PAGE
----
What Gibson Guitars Did with the Wood the Government Returned

In 2011, the Department of Justice conducted raids on the Tennessee facilities of the famed Gibson Guitar company and confiscated large quantities of tonewood that had been imported from India and Madagascar.  The action included armed SWAT teams, with automatic weapons, who apparently feared being garroted with a guitar string by an enraged Gibson employee.  These raids were conducted due to the Lacey Act, which bans the importing of certain woods.  The issue at hand was not that the wood was endangered or illegally harvested, but that it was not of the proper thickness that would have meant that some labor had been performed on it by workers in India and Madagascar.  This was the law in Madagascar and India as a nod to the unions in those countries.  Gibson, who hand-makes its guitars, cannot guarantee the craftsmanship of its products if a portion of the work is done outside their facilities.

What raised many eyebrows about this governmental action was that the countries involved, India and Madagascar, indicated that they were not interested in pursuing the matter when contacted by the Department of Justice.  Also, even if Gibson had been guilty, this would have been a civil, not a criminal matter.  Finally, this same kind of tonewood is used by other guitar makers such as CF Martin and Company and Fender.  Those other companies were not raided.  The principle difference seems to be that those companies contributed to Democratic candidates, while Henry Juszkiewicz, the CEO of Gibson, gives openly to Republicans, and Gibson has plants in a right-to-work state.

After spending nearly two and half million dollars in legal fees and paying a $300,000 fine, the government has settled with Gibson and has finally returned the confiscated tonewood.  Normally that would be the end of the story, with a victory scored for partisan government bullying of political opponents, however, that is not the end.

Gibson took that wood and made it into the Government Series II Les Paul.  These special edition guitars are hot stamped in gold with the Government Series graphic, which is an American bald eagle holding a Gibson guitar neck.  It is an admirable statement of defiance of an abusive government and a refusal of a historic American company to be intimidated.

Victor Keith writes from Burbank, California and can be contacted at victorakeith.com.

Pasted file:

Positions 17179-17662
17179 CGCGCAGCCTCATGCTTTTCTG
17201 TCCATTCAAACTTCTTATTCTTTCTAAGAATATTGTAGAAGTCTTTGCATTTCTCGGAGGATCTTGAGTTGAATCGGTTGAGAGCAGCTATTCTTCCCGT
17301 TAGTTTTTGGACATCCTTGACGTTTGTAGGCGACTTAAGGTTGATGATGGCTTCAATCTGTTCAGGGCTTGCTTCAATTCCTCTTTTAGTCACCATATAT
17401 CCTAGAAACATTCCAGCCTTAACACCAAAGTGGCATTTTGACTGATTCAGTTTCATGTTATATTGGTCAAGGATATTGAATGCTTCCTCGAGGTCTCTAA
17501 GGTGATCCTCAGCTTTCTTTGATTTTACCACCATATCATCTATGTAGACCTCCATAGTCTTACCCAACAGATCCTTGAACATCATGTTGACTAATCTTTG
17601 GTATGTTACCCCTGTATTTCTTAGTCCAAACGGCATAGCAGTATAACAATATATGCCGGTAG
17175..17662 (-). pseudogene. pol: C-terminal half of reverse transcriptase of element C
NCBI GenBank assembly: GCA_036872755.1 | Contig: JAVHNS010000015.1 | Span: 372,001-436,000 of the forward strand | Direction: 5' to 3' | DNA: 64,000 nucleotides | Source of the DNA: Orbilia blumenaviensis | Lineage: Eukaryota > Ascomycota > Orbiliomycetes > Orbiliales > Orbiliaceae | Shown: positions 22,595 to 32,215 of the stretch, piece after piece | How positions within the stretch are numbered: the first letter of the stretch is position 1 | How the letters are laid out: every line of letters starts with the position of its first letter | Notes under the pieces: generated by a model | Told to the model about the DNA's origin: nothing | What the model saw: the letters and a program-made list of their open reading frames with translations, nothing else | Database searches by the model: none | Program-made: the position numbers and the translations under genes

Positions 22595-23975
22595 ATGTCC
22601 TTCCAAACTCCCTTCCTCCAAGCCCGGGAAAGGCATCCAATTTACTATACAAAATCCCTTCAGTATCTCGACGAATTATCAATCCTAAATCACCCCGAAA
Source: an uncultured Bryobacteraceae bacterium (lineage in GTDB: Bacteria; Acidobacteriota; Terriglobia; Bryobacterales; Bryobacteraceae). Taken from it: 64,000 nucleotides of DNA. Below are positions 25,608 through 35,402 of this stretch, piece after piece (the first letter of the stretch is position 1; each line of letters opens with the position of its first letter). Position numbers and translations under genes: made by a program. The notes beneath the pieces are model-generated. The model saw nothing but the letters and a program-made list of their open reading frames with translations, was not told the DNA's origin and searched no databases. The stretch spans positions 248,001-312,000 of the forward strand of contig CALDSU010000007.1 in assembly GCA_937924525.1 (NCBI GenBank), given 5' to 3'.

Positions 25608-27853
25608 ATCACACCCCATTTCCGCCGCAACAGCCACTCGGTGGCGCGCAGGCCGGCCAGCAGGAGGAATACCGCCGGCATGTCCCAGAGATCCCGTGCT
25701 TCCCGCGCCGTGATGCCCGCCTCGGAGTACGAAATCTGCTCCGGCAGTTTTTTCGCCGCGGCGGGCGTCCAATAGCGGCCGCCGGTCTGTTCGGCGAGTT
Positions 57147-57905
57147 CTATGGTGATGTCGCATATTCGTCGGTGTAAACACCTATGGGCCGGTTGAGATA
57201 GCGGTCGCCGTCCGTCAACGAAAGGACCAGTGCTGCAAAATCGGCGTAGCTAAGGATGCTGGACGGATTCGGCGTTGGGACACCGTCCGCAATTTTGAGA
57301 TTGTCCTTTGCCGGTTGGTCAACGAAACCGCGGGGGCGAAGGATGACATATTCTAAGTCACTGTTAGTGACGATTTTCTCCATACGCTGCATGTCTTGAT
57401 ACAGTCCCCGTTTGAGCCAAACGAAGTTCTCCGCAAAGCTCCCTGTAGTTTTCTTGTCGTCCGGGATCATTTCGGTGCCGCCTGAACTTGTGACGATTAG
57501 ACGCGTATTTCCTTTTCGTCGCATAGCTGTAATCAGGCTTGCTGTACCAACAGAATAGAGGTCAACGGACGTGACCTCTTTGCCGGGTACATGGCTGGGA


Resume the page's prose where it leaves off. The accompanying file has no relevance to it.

In 2011, the Department of Justice conducted raids on the Tennessee facilities of the famed Gibson Guitar company and confiscated large quantities of tonewood that had been imported from India and Madagascar.  The action included armed SWAT teams, with automatic weapons, who apparently feared being garroted with a guitar string by an enraged Gibson employee.  These raids were conducted due to the Lacey Act, which bans the importing of certain woods.  The issue at hand was not that the wood was endangered or illegally harvested, but that it was not of the proper thickness that would have meant that some labor had been performed on it by workers in India and Madagascar.  This was the law in Madagascar and India as a nod to the unions in those countries.  Gibson, who hand-makes its guitars, cannot guarantee the craftsmanship of its products if a portion of the work is done outside their facilities.

What raised many eyebrows about this governmental action was that the countries involved, India and Madagascar, indicated that they were not interested in pursuing the matter when contacted by the Department of Justice.  Also, even if Gibson had been guilty, this would have been a civil, not a criminal matter.  Finally, this same kind of tonewood is used by other guitar makers such as CF Martin and Company and Fender.  Those other companies were not raided.  The principle difference seems to be that those companies contributed to Democratic candidates, while Henry Juszkiewicz, the CEO of Gibson, gives openly to Republicans, and Gibson has plants in a right-to-work state.

After spending nearly two and half million dollars in legal fees and paying a $300,000 fine, the government has settled with Gibson and has finally returned the confiscated tonewood.  Normally that would be the end of the story, with a victory scored for partisan government bullying of political opponents, however, that is not the end.

Gibson took that wood and made it into the Government Series II Les Paul.  These special edition guitars are hot stamped in gold with the Government Series graphic, which is an American bald eagle holding a Gibson guitar neck.  It is an admirable statement of defiance of an abusive government and a refusal of a historic American company to be intimidated.

Victor Keith writes from Burbank, California and can be contacted at victorakeith.com.

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